Despite the reported deleterious health effects of a high intake of fructose, the Corn Refiners Association has actively campaigned to emphasize that industrially produced high-fructose corn syrup is “natural” and “does not appear to contribute to obesity more than other caloric sweeteners.”21 Some meta-analyses claim that the detrimental effect of fructose and other sugars on lipid levels is confounded by the presence of positive energy balance and that without excess calories, sugar consumption does not lead to metabolic abnormalities.22

As far back as 2500 BCE, ancient Egyptians deliberately force-fed carbohydrates to birds to fatten them and to produce fatty liver, or foie gras. The biological significance of DNL in mammals remains controversial to this day. In 1860, German chemist Justus von Liebig was the first to postulate the conversion of sugar to fat. In the 1950s, P. Roy Vagelos, MD, and Salih J. Wakil, PhD, demonstrated that DNL was a cytosolic pathway completely distinct from mitochondrial fatty acid β-oxidation.15 At the time, because of technical limitations in the ability to quantitate DNL, it was believed to occur rarely in humans and to be a physiologically unimportant pathway.

In the 1990s, Hellerstein et al23 proposed a revolutionary stable isotope tracer method coupled with mass spectrometry and mathematical modeling that allowed investigators to noninvasively measure DNL in humans. Since that time, studies have demonstrated that high-sugar diets and hepatic DNL can increase the risk for elevated blood lipid levels, cardiovascular disease, NAFLD, insulin resistance, and type 2 diabetes mellitis.24

Evaluating Dietary Fat and DNL

In healthy people consuming a low- or normal-carbohydrate diet, DNL measured in circulating very low-density lipoprotein triglycerides (VLDL-TG) is quantitatively minimal in the fasting state (<3% of VLDL-TG), but it increases approximately 10-fold in the postprandial state (20%-30% of VLDL-TG) because of the rise in lipogenic precursors that occurs after the consumption of a meal.25 In contrast, data have shown that fasting DNL is quantitatively statistically significant under the following conditions: (1) after 5 days of energy-balanced, high-carbohydrate feeding (65%-70% of calories; Figure 1) and (2) after 5 days of overfeeding with carbohydrate or fructose in excess of energy (Figure 2).26,27

Figure 1. 
          Fractional de novo lipogenesis (DNL) (%) after an overnight fast in normoinsulinemic lean participants on a high-fat/low-carbohydrate (CHO) (n=9) and low-fat/high-CHO diet with simple sugars (n=5) (P<.05).26
Figure 1.

Fractional de novo lipogenesis (DNL) (%) after an overnight fast in normoinsulinemic lean participants on a high-fat/low-carbohydrate (CHO) (n=9) and low-fat/high-CHO diet with simple sugars (n=5) (P<.05).26

Figure 2. 
          In both fasted and fed groups, fractional de novo lipogenesis (DNL) is significantly increased after 5 days carbohydrate overfeeding. Values not sharing a common superscript are significantly different (P<.05).27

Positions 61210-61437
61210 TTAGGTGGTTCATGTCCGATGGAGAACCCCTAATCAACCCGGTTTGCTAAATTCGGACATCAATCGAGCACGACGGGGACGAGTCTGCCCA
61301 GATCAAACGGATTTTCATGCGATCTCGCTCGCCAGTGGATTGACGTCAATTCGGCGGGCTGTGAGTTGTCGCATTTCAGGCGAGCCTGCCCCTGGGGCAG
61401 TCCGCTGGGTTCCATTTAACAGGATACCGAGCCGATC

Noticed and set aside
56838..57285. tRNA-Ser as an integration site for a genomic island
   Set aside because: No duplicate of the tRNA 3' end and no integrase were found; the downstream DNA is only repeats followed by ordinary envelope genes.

Figure 2.

In both fasted and fed groups, fractional de novo lipogenesis (DNL) is significantly increased after 5 days carbohydrate overfeeding. Values not sharing a common superscript are significantly different (P<.05).27

These data demonstrate that fractional DNL is not detectable during caloric restriction but increases progressively to 20% in the fasting state and 30% to 35% in the fed state after 5 days of carbohydrate overfeeding. These studies also show that DNL is a very sensitive and specific marker of recent carbohydrate intake and energy balance and highlight the importance of considering the state of energy balance, in addition to carbohydrate intake, in studies of DNL.

In addition, these studies established that both isoenergetic and hypercaloric diets high in carbohydrates, especially fructose, are highly lipogenic and produce elevations in DNL that persist after an overnight fast. It should be noted, however, that carbohydrate-induced DNL appears to be specific to simple carbohydrates. Timlin and Parks25 demonstrated that when simple sugars are restricted and a diet high in complex carbohydrates (eg, starch) is consumed, DNL is trivial after an overnight fast.

Likewise, in the fed state, DNL is also determined by the type of simple sugar consumed. Fructose, but not glucose, increased hepatic DNL in 6 healthy lean participants (Figure 3).9 During 6 hours of fructose ingestion, DNL increased 20-fold, and 25% of circulating VLDL-TG was derived from DNL. In contrast, when the study was repeated in the same participants using glucose levels, rates of DNL were unaffected, and only 1% to 2% of VLDL-TG was synthesized de novo. These data demonstrate that fructose is a potent stimulus to lipogenesis.

Figure 3. 
          De novo lipogenesis (DNL) levels after oral fructose and oral glucose feeding. Oral carbohydrate was given every 30 min (300 mg/kg lean body mass) from hours 10 to 18.9
Figure 3.

De novo lipogenesis (DNL) levels after oral fructose and oral glucose feeding. Oral carbohydrate was given every 30 min (300 mg/kg lean body mass) from hours 10 to 18.9